Bloom’s taxonomy is an educational model that describes the cognitive processes of learning and developing mastery of subjects. The model is named after Benjamin Bloom, who headed up the original committee of researchers and educators to develop the taxonomy throughout the 1950s and 60s. Bloom’s taxonomy and critical thinking go hand in hand. Bloom’s taxonomy takes students through a thought process of analyzing information or knowledge critically. The goal is to encourage higher-order thought in students by building up from lower-level cognitive abilities.

    Below is an expanded version of the well-known Bloom’s taxonomy, in which we have included the core cognitive skills:

    An expanded version of Bloom's taxonomy, with the core cognitive skills included.

    How can cognitive skills be improved?

    Edublox specializes in educational interventions that make children smarter, help them learn and read faster, and do math with ease. Our programs enable learners to overcome reading difficulties and other learning obstacles, assisting them to become life-long learners and empowering them to realize their highest educational goals.

    Strong cognitive skills are key to reading, writing, math, and learning. Watch our playlist of customer reviews and experience how Edublox cognitive training and online tutoring help turn dyslexia and dyscalculia around.

    Edublox is grounded in pedagogical research and 30+ years of experience demonstrating that weak underlying cognitive skills account for the majority of learning difficulties. Underlying cognitive skills include perception, attention, memory, and logical reasoning. Specific cognitive exercises can strengthen these weaknesses leading to increased performance in reading, spelling, writing, math, and learning.

    • Edublox presented a one-week program in Singapore to 27 students, ages 10 to 12; the control group comprised 25 students. Results of the study showed a significant improvement in focused attention.
    • Results of a research study shows that Edublox Online Tutor improves processing speed; the auditory memory of the Edublox group also improved significantly according to the paired samples t-test.
    • A study by Dr. Jaidan Mays found a significant improvement in visual memory – from 6.2 to 7.5 years following an intensive one-week Edublox program of 22.5 hours.

    Edublox Online Tutor has been optimized for children aged 7 to 13, is suitable for the gifted and less gifted, and can be used at home and in school. Our programs are effective in alleviating a variety of symptoms associated with dyslexia, dysgraphia, and dyscalculia.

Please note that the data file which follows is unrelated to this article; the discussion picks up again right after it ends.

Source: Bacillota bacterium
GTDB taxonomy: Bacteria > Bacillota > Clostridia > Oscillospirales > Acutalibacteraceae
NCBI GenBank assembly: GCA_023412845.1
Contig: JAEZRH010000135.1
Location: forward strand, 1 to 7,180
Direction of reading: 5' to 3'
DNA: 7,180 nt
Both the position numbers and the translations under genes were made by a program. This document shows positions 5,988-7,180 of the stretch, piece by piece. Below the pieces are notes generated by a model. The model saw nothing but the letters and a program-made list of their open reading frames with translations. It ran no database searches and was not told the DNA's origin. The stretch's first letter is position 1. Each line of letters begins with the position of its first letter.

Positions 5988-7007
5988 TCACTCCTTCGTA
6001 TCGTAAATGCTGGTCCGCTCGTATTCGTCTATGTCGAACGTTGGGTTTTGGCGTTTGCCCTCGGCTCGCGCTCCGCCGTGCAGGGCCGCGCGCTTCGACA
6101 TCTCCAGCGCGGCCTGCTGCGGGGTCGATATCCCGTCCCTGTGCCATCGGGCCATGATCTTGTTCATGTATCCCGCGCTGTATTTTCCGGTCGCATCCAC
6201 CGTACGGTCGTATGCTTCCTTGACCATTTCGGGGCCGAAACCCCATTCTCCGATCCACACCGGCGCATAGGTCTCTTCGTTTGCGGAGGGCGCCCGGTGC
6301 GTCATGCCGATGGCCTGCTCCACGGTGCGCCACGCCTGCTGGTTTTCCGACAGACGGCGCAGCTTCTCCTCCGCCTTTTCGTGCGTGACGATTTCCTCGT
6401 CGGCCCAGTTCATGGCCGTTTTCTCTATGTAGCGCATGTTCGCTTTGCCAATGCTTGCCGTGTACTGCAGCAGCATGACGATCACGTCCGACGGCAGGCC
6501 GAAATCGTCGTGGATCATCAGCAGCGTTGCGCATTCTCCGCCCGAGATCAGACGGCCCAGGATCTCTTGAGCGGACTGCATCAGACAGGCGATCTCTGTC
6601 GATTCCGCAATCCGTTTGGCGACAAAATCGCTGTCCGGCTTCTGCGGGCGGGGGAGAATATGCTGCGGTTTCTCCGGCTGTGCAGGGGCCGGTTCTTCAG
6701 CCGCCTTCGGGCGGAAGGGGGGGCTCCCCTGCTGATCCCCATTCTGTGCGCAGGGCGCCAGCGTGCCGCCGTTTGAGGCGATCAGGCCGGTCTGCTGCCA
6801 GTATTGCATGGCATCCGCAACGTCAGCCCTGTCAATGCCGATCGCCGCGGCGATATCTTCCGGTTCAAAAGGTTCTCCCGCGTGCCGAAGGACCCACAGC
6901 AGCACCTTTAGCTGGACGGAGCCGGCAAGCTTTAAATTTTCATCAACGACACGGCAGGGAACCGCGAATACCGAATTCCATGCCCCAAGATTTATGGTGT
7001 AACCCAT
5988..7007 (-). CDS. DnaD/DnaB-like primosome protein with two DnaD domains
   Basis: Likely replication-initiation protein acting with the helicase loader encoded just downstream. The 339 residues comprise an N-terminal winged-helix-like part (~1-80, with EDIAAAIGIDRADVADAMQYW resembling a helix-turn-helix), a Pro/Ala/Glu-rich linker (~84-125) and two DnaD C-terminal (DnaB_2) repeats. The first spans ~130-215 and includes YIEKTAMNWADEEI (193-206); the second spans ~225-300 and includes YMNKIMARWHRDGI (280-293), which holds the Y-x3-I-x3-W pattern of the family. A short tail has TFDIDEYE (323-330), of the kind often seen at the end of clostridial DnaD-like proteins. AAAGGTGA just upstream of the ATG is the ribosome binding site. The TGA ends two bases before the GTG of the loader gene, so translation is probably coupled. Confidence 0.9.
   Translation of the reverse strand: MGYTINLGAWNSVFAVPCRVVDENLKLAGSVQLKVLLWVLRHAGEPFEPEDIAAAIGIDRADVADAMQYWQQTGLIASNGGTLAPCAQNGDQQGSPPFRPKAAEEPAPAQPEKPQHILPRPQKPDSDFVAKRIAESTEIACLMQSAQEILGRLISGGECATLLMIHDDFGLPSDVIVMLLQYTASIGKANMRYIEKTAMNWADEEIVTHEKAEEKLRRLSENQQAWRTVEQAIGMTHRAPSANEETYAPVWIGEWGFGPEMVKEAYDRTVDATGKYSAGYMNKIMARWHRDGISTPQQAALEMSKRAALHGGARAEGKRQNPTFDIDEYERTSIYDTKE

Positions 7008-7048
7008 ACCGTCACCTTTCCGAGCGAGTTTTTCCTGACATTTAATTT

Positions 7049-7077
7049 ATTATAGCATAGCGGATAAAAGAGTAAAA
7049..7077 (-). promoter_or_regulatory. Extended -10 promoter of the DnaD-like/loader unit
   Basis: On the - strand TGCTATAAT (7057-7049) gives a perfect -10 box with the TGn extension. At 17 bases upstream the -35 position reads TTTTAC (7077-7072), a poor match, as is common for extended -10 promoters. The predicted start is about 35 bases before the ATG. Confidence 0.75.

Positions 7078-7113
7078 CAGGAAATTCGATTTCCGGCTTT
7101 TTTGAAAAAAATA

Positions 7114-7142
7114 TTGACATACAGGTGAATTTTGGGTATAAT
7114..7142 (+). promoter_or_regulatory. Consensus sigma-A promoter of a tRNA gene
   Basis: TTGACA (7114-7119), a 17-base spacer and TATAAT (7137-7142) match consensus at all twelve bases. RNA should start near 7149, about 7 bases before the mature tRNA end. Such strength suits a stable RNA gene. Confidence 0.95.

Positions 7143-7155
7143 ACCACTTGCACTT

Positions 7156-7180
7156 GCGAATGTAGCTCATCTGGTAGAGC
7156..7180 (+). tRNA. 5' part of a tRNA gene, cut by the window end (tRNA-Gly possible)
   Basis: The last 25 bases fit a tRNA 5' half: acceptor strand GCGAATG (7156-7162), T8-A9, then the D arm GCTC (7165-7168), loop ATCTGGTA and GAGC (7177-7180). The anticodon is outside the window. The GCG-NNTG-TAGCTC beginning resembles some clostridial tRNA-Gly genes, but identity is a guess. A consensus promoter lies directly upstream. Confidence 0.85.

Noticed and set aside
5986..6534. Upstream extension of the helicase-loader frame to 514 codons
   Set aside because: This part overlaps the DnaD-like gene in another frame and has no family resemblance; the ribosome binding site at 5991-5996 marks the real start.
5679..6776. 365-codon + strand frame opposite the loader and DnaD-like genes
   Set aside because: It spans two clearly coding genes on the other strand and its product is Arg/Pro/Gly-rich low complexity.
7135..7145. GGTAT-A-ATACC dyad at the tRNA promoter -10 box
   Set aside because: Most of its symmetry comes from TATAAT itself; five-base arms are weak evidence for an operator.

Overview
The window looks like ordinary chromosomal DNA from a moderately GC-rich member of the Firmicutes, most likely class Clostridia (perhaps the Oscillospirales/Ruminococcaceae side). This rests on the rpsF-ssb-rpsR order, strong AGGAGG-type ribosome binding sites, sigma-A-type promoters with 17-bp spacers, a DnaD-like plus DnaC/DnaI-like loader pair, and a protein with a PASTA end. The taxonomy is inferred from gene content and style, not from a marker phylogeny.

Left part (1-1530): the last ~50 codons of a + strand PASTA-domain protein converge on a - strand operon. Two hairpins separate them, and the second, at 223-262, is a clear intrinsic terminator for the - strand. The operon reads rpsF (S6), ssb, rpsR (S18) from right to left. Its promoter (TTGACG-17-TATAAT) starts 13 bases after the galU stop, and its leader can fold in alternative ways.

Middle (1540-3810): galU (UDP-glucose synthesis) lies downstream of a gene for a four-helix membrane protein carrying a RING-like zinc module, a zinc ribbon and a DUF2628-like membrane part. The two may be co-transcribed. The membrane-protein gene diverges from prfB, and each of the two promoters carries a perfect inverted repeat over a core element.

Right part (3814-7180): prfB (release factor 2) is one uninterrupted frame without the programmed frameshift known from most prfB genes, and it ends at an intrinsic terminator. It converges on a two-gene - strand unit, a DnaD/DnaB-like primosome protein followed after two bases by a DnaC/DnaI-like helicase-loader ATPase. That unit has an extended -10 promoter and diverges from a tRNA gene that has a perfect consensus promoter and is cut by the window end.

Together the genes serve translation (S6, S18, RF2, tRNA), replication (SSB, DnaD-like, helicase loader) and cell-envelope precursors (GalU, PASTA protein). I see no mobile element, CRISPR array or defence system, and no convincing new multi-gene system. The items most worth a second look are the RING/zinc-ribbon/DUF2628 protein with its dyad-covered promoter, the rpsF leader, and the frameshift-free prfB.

Edublox also offers live online tutoring to students with dyslexia, dyscalculia, and other learning difficulties. Our students are in the United States, Canada, Australia, New Zealand, and elsewhere. Book a free consultation to discuss your child’s learning needs.

    Key takeaways



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    Cheng D et al. “Dyslexia and dyscalculia are characterized by common visual perception deficits.” Developmental Neuropsychology. 2016, 43(6). 

    Cowan N. “The magical number 4 in short-term memory: A reconsideration of mental storage capacity.” Behavioral and Brain Sciences. 2001, 24.

    Gathercole SE, Dunning DL, Holmes J, Norris, D. “Working memory training involves learning new skills.” Journal of Memory and Language. 2019, 105.

    Guthrie JT, Goldberg HK. “Visual sequential memory in reading disability.” Journal of Learning Disabilities. January 1972.

    Howes NL, Bigler ED, Lawson JS, Burlingame GM. “Reading disability subtypes and the test of memory and learning.” Archives of Clinical Neuropsychology. April 1999 14(3): 317–339.

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    Kulp MT, Edwards KE, Mitchell GL. “Is visual memory predictive of below-average academic achievement in second through fourth graders?” Optometry and Vision Science. July 2002, 79(7):431-4.

    Kulp MT et al. “Are visual perceptual skills related to mathematics ability in second through sixth grade children?” Focus on Learning Problems in Mathematics. 2004, 26(4): 44-51.

    Kurdek LA, Sinclair RJ. “Predicting reading and mathematics achievement in fourth-grade children from kindergarten readiness scores,” Journal of Educational Psychology. September 2001, 93(3): 451-455.

    Kurtz LA. Visual perception problems in children with AD/HD, autism, and other learning disabilities. London: Jessica Kingsley Publishers, 2006.

    Plaza M, Cohen H, Chevrie-Muller C. “Oral language deficits in dyslexic children: weaknesses in working memory and verbal planning.” Brain and Cognition. March 2002, 48(2-3): 505-512.

    Richard P, Elder, L. Critical thinking: Learn the tools the best thinkers use. London: Rowman & Littlefield, 2006.

    Riding RJ, Pugh JC. “Iconic memory and reading performance in nine‐year‐old children.” British Journal of Educational Psychology. June 1977, 47(2).

    Stanley G, Kaplan I, Poole C. “Cognitive and nonverbal perceptual processing in dyslexics.” Journal of General Psychology. 1975, 93(1): 67-72.

    Stenneken P et al. “Slow perceptual processing at the core of developmental dyslexia: A parameter-based assessment of visual attention.” Neuropsychologia. 2011, 49(12): 3454-3465.

    Weiss, AH, Granot, RY, Ahissar, M. “The enigma of dyslexic musicians.” Neuropsychologia. Feb 2014, 54: 28-40.